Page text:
The gradient of the hill necessitated the design of our sprawling back porch, on which lived my trusty rabbit Furball. It was a concession that he live mostly outside, as my brother is allergic to everything cute and fluffy. Furball loved it though, going feral in the winter and burrowing in the snow. Under the deck grew sour grass and, for a time, pumpkins sprung by the guts of those Jack-o-lanterns we had gleefully thrown to their gruesome demise for our own amusement. In the fall we offered to rake the leaves of our neighbors, collecting them into a monumental pile in the backyard into which we rode our bikes, made all the more thrilling by the steepness of the slope.
One winter a snowplow made the ill-informed decision to turn on the hill and got stuck, gouging the road in a way that forever increased the difficulty of rollerskating down Eheart Street to a double black diamond. One fateful day I tried to keep up with the older kids by turning down it after my usual course – the blue run of Alleghany Street. They were already at the bottom when I made the decision so I hadn’t seen the way they weaved like gold medal slalom skiers to get there. Charging straight down seemed the best tac until I hit that gouge and jettisoned into the air, landing with a crunch in a gravel driveway, a single rollerskate continuing on. I will never know how it got off my foot, laced up as it was, leaving the bottom of my foot riddled with asphalt. Scared of the repercussions of honesty, the big kids convinced me to operate on myself using tweezers. I was never good at that board game, to this day I’m too easily distracted for frivolous things like steady hands or coloring inside the lines. One piece in particular would not come out and I eventually gave up. My foot healed, the black rock still visible for a time, until it just disappeared one day, like a ghost in a mirror.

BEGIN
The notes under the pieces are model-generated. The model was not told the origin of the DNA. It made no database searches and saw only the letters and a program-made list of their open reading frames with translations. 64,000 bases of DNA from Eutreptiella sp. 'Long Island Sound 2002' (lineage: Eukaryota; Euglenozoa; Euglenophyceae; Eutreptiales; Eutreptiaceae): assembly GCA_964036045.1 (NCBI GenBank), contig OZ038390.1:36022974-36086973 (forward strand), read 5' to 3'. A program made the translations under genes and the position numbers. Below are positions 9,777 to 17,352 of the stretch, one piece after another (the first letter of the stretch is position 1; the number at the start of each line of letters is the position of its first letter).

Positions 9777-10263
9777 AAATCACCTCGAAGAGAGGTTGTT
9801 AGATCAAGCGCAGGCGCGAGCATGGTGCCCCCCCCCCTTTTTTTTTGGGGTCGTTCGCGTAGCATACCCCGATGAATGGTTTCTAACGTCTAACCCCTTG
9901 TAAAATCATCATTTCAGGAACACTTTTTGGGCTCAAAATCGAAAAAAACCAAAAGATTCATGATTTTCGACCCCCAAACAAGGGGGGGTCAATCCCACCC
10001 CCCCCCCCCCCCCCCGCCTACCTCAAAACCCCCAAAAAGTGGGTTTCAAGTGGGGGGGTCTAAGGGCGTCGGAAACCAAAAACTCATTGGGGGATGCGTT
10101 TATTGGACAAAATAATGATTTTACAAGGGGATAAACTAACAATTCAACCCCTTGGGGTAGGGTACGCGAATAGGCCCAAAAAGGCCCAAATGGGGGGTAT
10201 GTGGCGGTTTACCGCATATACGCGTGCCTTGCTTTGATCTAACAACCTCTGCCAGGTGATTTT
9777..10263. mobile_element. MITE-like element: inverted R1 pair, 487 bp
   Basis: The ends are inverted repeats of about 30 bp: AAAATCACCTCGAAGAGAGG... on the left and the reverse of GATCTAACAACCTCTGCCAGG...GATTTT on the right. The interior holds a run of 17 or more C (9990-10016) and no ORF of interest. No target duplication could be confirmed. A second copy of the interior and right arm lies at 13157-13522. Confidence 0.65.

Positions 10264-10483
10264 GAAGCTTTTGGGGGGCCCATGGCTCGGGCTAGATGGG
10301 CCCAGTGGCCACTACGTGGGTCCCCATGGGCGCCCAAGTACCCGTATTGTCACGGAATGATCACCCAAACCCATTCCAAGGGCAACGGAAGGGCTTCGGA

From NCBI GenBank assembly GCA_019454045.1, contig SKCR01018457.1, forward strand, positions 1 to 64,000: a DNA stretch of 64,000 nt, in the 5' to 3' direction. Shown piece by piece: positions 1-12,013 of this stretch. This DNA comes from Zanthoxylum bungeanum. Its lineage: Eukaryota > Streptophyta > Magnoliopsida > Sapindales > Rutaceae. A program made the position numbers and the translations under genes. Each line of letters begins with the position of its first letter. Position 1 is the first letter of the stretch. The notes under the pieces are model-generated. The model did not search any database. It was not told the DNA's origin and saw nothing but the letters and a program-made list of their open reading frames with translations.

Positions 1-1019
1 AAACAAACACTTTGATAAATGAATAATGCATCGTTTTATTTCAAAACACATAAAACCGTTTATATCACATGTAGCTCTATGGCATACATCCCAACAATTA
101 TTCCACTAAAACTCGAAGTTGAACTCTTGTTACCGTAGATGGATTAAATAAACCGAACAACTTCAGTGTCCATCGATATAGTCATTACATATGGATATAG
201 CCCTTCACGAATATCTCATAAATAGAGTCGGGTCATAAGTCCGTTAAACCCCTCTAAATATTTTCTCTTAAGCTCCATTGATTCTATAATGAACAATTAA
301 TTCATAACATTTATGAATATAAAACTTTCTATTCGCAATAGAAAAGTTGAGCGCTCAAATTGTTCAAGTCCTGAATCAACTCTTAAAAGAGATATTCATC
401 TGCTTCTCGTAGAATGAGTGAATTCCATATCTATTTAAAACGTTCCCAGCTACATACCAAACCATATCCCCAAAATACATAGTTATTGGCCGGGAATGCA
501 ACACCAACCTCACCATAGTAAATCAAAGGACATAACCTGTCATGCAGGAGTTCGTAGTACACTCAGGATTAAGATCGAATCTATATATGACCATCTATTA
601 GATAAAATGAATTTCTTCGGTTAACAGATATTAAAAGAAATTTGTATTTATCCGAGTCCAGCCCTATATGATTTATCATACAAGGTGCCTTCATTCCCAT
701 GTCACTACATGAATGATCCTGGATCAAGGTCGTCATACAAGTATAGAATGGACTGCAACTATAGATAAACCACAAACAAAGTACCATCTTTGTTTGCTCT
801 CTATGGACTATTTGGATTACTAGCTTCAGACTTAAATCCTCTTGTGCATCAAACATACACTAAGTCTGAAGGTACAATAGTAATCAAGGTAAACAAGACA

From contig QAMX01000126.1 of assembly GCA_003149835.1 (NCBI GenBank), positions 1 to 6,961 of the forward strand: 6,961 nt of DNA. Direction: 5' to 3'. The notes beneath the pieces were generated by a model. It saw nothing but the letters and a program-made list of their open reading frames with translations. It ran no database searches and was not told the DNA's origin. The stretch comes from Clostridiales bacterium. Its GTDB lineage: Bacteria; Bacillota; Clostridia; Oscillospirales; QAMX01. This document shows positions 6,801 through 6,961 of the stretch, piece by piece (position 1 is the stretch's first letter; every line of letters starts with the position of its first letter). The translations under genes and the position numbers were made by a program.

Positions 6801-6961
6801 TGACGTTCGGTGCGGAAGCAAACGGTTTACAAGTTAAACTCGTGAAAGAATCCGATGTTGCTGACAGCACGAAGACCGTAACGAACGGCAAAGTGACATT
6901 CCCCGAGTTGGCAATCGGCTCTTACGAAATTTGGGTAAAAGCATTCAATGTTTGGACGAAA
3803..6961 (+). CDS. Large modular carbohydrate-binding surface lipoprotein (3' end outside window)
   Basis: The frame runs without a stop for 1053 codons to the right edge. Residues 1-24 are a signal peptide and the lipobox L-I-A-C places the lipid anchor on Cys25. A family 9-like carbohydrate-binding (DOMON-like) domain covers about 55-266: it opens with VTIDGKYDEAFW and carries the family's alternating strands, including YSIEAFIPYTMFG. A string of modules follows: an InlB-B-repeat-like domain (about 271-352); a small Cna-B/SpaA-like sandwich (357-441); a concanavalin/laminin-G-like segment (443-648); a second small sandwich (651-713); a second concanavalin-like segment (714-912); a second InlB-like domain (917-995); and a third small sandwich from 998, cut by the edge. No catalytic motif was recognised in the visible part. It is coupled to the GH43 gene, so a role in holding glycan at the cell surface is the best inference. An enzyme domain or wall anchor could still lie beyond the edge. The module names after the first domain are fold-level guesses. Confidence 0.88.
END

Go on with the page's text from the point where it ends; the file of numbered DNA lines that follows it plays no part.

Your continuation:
Four years passed in this blur of a Calvin and Hobbes-esque imagination, freedom, and character building before the inevitable switch between which parent my brother and I lived with. And so we loaded back into the cab of a U-Haul, now more cramped with our pre-teen selves, and Furball in a crate. He lived in a cage under the kitchen table and died not long after. I consoled myself by imagining his last days were full of visions of his past glorious self, roaming his back porch domain. We lived on a busy street, so gone were the days of rollerskating or sitting in gutters telling myself stories of my own greatness. Perhaps as much a result of my impending puberty as anything, my poems turned away from nature and simplistic ideals, and towards angst and loss and loneliness even in a crowd.
It took me decades to remember that girl who grew up at the corner of Alleghany and Eheart, whose true loves are nature and introspection and writing, who is adventurous and scared, a bit of a follower but manages to fool everyone. I probably would have lost sight of her even if we had never moved away. But a single memory from those four years is all it takes to remember her, and embrace her and all she’s done for me.
I see the dogwood tree
Standing there all alone
It makes me remember the time
That I was home, alone
I was very lonely with no one else around.
The winter-time grass must feel the same
With only a few live blades left upon the frozen ground.
The dogwood tree has to wait
Until spring returns
So does all the grass
But I, I just have to wait
Until someone comes home.
– Melissa Hite, age 9